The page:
A 20-point proposal for managing Stanislaus County groundwater – including possible financial help for families whose wells go dry and requirements that farmers report how much they’re pumping – was unveiled Wednesday.
The county’s recently formed Water Advisory Committee reviewed the draft framework, which currently includes only broadly written concepts rather than specific details.
The committee plans to fine-tune that framework next month, and then present it in June to the county Board of Supervisors.
The plan includes setting thresholds and monitoring groundwater levels, establishing a governing structure and funding it, and then enforcing regulations.
For the first time Wednesday, committee members discussed the possibility of compensating folks whose family wells go dry because of a “rapid water table decline.”
Several Denair residents in the audience said that’s what happened to them last spring.
“When a neighbor started using a big well on his farm, all our wells went dry,” Anita Kirkpatrick told the committee. She and her husband, Tom, live on North Sperry Road near Denair. They had to spend $13,000 to drill a new well.
Lila Thayer, who also lives on Sperry, said her water dried up, too. The 75-year-old widow said she ended up paying nearly $20,000 to repair and then to replace her well.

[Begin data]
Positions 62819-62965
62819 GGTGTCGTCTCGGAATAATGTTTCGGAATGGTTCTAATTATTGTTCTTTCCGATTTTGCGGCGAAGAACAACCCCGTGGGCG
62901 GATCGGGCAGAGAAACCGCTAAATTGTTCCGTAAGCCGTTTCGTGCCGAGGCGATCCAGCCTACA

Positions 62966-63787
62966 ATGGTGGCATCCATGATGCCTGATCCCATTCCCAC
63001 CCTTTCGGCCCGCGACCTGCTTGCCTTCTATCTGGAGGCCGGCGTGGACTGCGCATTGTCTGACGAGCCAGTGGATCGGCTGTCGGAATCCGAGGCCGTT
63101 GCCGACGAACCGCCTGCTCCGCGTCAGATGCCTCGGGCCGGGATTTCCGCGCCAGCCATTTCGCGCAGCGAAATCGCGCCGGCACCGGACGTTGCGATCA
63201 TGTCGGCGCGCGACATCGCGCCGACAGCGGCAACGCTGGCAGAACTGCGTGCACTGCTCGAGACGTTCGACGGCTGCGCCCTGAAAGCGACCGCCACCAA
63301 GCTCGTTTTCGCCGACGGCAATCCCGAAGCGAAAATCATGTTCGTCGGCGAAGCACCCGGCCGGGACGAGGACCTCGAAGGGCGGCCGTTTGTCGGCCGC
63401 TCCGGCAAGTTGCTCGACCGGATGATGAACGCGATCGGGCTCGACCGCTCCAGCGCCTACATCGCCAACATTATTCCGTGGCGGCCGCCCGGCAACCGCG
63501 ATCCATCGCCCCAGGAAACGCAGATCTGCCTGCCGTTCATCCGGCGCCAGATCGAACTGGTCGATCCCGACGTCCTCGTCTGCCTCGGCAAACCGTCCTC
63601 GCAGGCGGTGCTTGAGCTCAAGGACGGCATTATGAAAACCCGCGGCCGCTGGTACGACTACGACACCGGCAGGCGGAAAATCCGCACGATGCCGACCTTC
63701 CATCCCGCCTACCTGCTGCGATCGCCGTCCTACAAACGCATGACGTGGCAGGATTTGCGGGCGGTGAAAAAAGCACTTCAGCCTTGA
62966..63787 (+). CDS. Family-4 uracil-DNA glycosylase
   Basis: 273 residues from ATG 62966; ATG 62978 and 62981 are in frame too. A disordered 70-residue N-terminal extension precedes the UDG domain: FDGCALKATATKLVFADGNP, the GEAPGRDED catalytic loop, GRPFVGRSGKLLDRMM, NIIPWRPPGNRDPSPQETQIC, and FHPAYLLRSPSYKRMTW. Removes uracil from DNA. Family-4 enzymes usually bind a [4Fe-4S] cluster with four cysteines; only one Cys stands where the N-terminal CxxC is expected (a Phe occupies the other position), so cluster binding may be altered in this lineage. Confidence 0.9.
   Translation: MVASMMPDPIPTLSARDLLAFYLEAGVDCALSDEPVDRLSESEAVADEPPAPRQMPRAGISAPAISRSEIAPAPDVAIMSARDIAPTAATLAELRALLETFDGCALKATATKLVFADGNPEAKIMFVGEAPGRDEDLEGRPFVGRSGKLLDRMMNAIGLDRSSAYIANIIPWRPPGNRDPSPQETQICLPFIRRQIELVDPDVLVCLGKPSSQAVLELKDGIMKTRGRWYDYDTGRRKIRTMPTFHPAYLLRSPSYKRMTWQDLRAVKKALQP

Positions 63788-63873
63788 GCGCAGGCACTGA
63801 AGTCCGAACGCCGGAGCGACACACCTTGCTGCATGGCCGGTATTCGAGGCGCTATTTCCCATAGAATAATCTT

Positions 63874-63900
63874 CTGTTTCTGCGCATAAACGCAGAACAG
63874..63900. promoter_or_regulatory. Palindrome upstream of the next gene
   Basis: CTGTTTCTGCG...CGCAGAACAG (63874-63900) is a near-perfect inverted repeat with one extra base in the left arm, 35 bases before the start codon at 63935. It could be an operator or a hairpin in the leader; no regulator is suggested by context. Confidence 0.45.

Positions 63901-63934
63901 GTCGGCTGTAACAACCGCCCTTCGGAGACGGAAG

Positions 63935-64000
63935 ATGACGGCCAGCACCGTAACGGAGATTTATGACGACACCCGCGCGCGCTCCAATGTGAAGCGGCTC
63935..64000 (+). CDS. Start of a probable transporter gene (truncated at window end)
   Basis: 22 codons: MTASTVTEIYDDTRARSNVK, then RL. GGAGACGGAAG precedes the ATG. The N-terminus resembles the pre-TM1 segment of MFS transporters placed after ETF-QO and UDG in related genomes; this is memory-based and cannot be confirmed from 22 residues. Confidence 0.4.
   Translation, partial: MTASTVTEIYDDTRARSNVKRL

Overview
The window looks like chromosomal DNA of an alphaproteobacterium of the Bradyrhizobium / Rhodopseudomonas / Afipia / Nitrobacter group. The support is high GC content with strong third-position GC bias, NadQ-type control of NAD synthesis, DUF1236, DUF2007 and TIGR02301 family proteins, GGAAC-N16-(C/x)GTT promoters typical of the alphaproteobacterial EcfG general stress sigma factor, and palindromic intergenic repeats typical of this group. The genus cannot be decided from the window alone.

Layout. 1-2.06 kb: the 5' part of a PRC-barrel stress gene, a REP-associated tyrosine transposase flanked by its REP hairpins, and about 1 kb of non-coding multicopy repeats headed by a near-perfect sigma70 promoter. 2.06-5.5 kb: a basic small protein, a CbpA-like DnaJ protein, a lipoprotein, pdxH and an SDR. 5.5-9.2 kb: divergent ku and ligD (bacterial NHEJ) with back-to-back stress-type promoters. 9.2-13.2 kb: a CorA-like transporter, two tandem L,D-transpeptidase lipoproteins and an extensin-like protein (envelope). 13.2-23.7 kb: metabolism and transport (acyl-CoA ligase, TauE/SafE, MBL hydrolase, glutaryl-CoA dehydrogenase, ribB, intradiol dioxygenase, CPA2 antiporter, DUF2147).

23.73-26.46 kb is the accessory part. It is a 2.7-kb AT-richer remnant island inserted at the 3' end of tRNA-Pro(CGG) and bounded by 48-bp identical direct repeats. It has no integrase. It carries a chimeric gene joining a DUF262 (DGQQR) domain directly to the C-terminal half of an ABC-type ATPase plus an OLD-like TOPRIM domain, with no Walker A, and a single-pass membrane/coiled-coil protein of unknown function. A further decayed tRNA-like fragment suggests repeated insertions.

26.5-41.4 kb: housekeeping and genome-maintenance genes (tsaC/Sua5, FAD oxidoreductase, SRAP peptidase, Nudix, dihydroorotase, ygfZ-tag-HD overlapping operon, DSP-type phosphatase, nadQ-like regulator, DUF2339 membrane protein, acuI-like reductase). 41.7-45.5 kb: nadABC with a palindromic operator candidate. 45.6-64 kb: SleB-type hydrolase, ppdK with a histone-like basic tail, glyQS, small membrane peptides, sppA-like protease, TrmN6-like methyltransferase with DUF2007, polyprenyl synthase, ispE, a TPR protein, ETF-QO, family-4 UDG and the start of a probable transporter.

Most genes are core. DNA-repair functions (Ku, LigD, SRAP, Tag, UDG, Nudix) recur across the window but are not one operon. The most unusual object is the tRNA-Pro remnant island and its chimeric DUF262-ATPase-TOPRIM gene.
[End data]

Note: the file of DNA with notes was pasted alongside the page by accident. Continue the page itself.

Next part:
Thayer told The Bee another Sperry resident plus four more families in nearby homes had their wells stop working about the same time.
“We’re all angry about it,” Thayer said. “They’re pumping all over (in the agricultural area surrounding our homes). It’s very scary.”
A similar story was shared at the water committee’s meeting two weeks ago.
“We have a real water problem out there," warned Pam Vierra, who lives on North Gratton Road near Denair. She said her 126-foot-deep well has started pumping up sand. “There’s been four new wells go in right around us in the last few months, and new trees (are being planted).”
There has been a dramatic increase in new agricultural wells in Stanislaus during the past year, triggered by the drought, reduced water allocations from irrigation districts and farming expansion. The committee has been looking into the impact all those new wells are having on groundwater levels.
“What happens to people like us who are senior citizens on a fixed income?” Vierra asked the committee. “I don’t have $14,000 to $20,000 to drop my well down to 300 feet.”
The proposal that committee members are considering is to “develop technical evaluation procedures on how to adequately determine factual claims of damage alleged by groundwater users that have lost their ability to pump groundwater.”
Some committee members, like Oakdale Irrigation District director and farmer Al Bairos, expressed concern about verifying the actual cause of wells going dry.
Sean Roddy, a committee member whose family owns Henning Bros. Drilling, told The Bee there’s no way to prove whether a farmer’s irrigation well caused a neighbor’s domestic well to stop working.